Thursday, July 21, 2005

Bootlegging Butts

I don't smoke, so I can't fully appreciate the addictive nature of nicotine. I mention this as a prelude to the story below, since I recently was used as a "procurement agent", to buy cigarettes "cheap" in a different state.

I don't follow the price of cigs too closely, but I see various signs in my state (Connecticut) showing them to be anywhere from $4 to $6 per pack. That is just nuts. I know that the "Sin Taxes" in this state are the easiest to levy, the thought being that people will still want to use this stuff and will pay through the nose for their particular poison, but these prices just seemed excessive.

I'm old enough to remember being able to buy cigarettes as a kid, too. My sisters used to smoke as teenagers, and since it was being kept secret from Mom, I had some good blackmail material. Couple that with their laziness, and unwillingness to schlep over to the local 7-11, and I had myself a nice little racket going, as they would often enlist my services as the courier. Not only would I buy them their cancer sticks, but was able to extort the change from them, which went a long way toward building my baseball card collection. The kicker? I would be sent to the store with $1, and get change. Granted, this was 30 years ago (God I'm old...), and the price of everything has gone up, but not to the tune of 400%!

Anyway, my family was planning to spend a long weekend in New Hampshire recently, and when my In-laws caught wind of this, they asked if we would pick up a carton of cigarettes, since they are supposedly very cheap up there. I thought it odd that they gave us $50 to work with. Again, just as in my youth, we were told we could keep the change. Sweet! I was already thinking how much beer (not baseball cards) I could end up with after buying one lousy carton of smokes. This would be a sweet deal, indeed. Keep in mind that despite having a general idea of the per pack price in CT, I didn't think to do the math and estimate that a carton would cost around $50 (or more) in the Nutmeg state.

I arrived in NH, and headed toward a grocery store to pick up some food items, and figured that would be as good a place as any to grab the smokes. Since cigarettes are now kept under lock and key, I had to walk over to the case and point out which brand I wanted. (How many freakin' brands are there? How different can they all be from one another? I defy any smokers to smoke 10 different cigarettes in a row and tell me the brand names.) I chose Vantage, low tar. Mmmm....tar. Then I saw the price - $37. Thirty seven dollars! This is a bargain? Surely I would return home, deliver the goods to my in-laws, and get a response like "That wasn't much of a deal", right?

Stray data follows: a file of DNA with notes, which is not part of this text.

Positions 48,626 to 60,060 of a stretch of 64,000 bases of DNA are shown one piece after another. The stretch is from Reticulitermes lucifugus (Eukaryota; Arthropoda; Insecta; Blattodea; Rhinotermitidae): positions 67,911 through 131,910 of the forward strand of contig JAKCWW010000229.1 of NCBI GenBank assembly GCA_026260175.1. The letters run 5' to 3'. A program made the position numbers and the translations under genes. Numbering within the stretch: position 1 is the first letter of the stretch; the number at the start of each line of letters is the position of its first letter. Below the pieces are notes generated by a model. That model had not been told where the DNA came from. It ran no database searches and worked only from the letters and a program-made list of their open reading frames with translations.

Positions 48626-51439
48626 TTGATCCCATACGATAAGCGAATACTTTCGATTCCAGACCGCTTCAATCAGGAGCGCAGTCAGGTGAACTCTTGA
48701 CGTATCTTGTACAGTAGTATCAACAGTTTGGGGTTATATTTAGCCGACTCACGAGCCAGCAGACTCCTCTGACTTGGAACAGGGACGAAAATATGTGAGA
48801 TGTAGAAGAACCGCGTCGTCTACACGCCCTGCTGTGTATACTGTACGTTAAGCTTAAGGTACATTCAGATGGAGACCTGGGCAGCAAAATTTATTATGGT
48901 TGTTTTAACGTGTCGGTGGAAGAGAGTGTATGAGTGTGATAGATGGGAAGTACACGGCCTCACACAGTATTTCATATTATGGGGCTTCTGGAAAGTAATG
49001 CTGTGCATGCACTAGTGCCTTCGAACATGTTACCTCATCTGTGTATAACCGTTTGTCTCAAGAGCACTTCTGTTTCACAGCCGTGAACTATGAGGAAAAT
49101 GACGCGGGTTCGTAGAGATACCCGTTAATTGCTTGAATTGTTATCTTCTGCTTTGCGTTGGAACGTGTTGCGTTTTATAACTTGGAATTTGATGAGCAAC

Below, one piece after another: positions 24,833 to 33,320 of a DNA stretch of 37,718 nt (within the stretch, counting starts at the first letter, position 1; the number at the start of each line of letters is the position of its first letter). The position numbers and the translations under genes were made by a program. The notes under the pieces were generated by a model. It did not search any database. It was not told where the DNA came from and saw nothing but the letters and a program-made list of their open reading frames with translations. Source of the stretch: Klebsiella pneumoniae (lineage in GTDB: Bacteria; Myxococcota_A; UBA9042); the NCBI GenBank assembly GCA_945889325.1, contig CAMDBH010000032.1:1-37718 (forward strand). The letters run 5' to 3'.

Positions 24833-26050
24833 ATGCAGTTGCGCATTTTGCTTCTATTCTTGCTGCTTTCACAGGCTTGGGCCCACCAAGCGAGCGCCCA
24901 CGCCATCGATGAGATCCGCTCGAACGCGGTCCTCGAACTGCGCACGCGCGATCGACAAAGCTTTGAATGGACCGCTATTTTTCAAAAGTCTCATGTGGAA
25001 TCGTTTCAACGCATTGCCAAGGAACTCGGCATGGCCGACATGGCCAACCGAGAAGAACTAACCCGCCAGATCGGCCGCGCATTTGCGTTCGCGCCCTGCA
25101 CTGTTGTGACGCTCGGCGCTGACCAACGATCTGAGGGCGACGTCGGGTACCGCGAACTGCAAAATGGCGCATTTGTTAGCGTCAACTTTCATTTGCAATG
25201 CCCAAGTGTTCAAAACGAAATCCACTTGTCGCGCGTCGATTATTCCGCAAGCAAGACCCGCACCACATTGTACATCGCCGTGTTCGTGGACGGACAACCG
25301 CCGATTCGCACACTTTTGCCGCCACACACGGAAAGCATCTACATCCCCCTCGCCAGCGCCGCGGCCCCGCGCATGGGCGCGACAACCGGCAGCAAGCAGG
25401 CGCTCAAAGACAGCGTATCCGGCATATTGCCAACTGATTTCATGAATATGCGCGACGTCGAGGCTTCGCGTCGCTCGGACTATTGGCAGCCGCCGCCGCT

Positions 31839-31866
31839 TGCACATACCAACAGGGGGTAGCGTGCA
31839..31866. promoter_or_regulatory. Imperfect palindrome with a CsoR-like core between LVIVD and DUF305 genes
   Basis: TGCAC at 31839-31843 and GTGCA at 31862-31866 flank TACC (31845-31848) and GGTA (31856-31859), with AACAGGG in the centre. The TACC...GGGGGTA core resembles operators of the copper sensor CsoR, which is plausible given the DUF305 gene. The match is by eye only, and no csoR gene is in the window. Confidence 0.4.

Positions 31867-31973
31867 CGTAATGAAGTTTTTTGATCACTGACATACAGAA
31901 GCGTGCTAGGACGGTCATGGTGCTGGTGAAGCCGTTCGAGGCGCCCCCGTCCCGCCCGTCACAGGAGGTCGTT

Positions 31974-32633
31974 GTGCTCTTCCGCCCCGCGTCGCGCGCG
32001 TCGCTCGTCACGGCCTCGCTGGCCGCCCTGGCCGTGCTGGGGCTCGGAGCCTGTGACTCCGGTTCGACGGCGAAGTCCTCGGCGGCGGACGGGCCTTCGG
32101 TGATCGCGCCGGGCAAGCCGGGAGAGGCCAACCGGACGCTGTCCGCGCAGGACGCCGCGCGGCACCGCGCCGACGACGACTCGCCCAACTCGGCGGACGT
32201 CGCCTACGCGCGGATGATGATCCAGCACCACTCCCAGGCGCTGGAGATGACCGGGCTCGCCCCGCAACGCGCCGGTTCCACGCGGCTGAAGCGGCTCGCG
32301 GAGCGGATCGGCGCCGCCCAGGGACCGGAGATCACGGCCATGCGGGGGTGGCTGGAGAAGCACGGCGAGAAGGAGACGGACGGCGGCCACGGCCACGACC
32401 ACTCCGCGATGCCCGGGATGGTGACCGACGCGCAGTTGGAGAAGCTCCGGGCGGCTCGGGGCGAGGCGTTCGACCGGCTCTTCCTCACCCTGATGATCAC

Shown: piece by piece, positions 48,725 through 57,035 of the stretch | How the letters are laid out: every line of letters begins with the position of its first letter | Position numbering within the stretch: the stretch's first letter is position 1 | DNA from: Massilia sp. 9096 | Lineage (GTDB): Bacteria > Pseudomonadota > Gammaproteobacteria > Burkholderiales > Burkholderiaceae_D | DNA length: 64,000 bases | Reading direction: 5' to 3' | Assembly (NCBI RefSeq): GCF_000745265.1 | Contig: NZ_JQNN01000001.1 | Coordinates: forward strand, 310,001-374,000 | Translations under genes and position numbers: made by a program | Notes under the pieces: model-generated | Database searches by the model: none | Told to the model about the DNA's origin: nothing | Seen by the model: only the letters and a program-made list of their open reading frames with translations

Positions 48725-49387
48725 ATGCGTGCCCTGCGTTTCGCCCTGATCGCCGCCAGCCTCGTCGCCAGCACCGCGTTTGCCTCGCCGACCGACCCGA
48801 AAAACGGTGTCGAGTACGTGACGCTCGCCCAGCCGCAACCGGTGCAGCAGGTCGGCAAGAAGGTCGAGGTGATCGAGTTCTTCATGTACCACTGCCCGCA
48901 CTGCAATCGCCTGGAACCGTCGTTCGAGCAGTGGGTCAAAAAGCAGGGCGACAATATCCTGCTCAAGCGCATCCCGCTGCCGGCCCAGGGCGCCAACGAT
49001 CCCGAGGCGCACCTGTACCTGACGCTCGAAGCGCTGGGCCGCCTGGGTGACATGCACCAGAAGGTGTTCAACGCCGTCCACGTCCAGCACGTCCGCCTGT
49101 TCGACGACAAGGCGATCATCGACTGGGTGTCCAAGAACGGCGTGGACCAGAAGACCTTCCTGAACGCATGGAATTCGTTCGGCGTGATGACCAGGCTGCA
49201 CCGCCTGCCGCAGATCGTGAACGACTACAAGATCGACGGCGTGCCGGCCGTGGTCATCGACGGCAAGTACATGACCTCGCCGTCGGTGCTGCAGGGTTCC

Nope! Apparently, that is a bargain! They could barely contain their joy at this news, and regretted that they didn't ask us to pick up a few more.

How in world could someone have this habit, and afford to keep it up? At this point, crack is cheaper. At what point does the financial strain begin to outweigh the obvious health risks? These must be the most powerful, most addictive things on Earth - people use them despite 1.) knowing that they are ridiculously bad for their health, and 2.) paying an ever-increasing amount of money for them. Not to mention the impact later in life when the health issues inevitably kick in. To underscore this, I've actually seen people wheeling a portable oxygen tank to the smoking areas in an office building, and lighting up. Huh?

Get some will power people! The habit is costly, deadly, makes you smell like crap. How do you get started? By trying to look cool as a teenager, despite the fact that nobody's first experience inhaling smoke could be described as positive?

Yet the tobacco companies are virtually printing money, and have grown large enough to acquire so many other companies and products that even the most ardent anti-smoker is lining the pockets of Big Tobacco when buying products like beer and certain food. What a country!

These are very odd times indeed. Smokers (in the US anyway) have become social pariahs, being roped off and sent to specific areas to do their smoking, and being prohibited outright in most others. It seems that there are less people smoking now than before, doesn't it? I can't even think of a handful of people I come in contact with who smoke, whereas many years ago there seemed to be smokers everywhere.

Admittedly, I come off as an activist, but I'm no zealot. Smoking killed my father, and despite the fact he was hooked long before the Surgeon General's warnings were first published in 1964, he continued right up until his death six years later. I guess he was too far gone to stop by then, and quitting might not have made a difference for him. I'll never know. But cigarettes are legal in this country, and I fully support the rights of any American to do whatever they choose so long as it doesn't harm another person or another person's property. Smoke away, smokers, just don't do it around me.
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